Filipino children 'suffer from chronic malnutrition'

Country has more stunted children than Ethiopia or the Republic of Congo: Report

MANILA • Children in the Philippines suffer from "sub-Saharan levels" of malnutrition that stunts growth in a population who have traditionally been considered short because of genetics, a campaign group has said.

Although economic growth has surged in recent years, chronic malnutrition means the country has more stunted children than Ethiopia or the Republic of Congo, the Save the Children Fund said in a new report yesterday.

"The assumption has always been that Filipinos are just genetically short but what we actually see now are generations of stunted and malnourished children," said Mr Amado Parawan, the group's health and nutrition adviser.

About one in three children under five years of age suffers from stunting, said the charity.

"Sometimes, the families may hide such children out of shame that they cannot feed them," said Mr Parawan.

"Because 'shortness' is considered a racial trait, it is not seen as a serious concern (but) stunting is more than just being short; it impacts the children's future because it hinders physical and mental growth."

Data collated by Save the Children showed that Filipino men were on average 1.6m tall, one of the shortest in South-east Asia, he said.

Men in the 10-member Asean bloc are, on average, 2.54cm taller, with Singaporean and Thai men the tallest at about 1.7m, Mr Parawan said.

The global average for men is 1.68m, he said.

International studies have shown that the Philippines has the ninth-largest proportion of stunted children, the group said.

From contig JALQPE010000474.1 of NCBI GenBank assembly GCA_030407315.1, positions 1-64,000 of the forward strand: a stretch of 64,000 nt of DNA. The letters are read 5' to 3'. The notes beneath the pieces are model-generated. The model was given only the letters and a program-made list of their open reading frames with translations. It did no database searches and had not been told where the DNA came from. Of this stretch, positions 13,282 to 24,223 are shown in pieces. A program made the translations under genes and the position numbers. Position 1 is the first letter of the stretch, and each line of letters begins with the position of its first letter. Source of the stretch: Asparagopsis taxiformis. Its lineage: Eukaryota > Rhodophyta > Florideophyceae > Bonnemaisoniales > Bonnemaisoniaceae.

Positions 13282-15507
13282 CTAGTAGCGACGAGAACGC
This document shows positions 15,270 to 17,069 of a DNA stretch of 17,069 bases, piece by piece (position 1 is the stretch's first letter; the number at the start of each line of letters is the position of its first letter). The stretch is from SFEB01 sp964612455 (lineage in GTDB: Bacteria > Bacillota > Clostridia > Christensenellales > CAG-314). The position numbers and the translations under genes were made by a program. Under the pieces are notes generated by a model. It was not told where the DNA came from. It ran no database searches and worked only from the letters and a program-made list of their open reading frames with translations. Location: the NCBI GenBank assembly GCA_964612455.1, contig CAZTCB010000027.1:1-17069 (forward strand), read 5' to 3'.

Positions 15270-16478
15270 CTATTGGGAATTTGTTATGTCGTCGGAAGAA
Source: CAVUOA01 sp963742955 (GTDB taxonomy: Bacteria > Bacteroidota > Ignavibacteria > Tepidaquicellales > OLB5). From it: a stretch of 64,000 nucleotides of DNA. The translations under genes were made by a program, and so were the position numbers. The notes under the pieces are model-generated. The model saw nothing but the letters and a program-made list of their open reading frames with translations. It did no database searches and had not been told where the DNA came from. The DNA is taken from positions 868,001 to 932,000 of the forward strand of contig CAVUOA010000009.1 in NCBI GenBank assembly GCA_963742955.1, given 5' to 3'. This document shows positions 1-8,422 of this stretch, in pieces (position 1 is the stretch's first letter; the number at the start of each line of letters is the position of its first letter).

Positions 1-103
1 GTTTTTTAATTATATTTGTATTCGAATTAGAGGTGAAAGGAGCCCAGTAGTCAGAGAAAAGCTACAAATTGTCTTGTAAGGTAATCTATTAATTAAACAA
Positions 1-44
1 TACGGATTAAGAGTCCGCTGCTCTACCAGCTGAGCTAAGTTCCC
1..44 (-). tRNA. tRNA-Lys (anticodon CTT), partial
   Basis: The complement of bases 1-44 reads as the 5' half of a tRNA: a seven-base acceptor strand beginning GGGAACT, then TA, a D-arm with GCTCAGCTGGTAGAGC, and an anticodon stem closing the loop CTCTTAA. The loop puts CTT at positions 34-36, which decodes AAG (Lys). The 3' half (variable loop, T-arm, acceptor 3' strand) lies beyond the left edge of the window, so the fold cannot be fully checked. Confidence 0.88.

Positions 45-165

India is the world's worst affected nation.

Manila's own surveys last year showed one in 10 Filipino families lived in extreme poverty - defined as earning 41 pesos (S$1.20) or less a day - Save the Children added.

One in four Filipino children sometimes skipped meals, the group noted, and as many as 1.5 million sometimes went a whole day without a single meal.

"These figures are sub-Saharan Africa levels of malnutrition," said Mr Ned Olney, Save the Children's country director, adding that little improvement has been seen in recent years to the situation.

He urged the government to implement measures to ensure children are well fed, especially in the first 1,000 days after birth.

Failure to address the issue of malnutrition will lead to many physically and mentally impaired people, hurting economic growth, Mr Olney warned.

Meanwhile, the Food and Agriculture Organisation (FAO) of the United Nations (UN) said floods in Myanmar caused by heavy monsoon rains and a cyclone have destroyed crops and killed livestock and will cause food shortages if aid is not provided, though funding so far is inadequate.

Some 1.6 million people have been affected and more than 100 killed since June, the UN Office for the Coordination of Humanitarian Affairs said.

Cyclone Komen, which hit Myanmar at the end of July, worsened the damage caused by the unusually heavy monsoon rains, and floodwaters have inundated a total of 566,000ha of farmland, the FAO said yesterday.

The floods and landslides across the country have destroyed 393,000ha of standing crops and 15,000ha of fish and shrimp ponds, and drowned 20,000 cattle, it said.

So far, US$24 million (S$34 million) has been provided for the flood response, according to the Financial Tracking Service, which estimates that US$75.5 million will be needed to address the needs of more than 580,000 people in the next five months.


A version of this article appeared in the print edition of The Straits Times on September 04, 2015, with the headline 'Filipino children 'suffer from chronic malnutrition''. Print Edition | Subscribe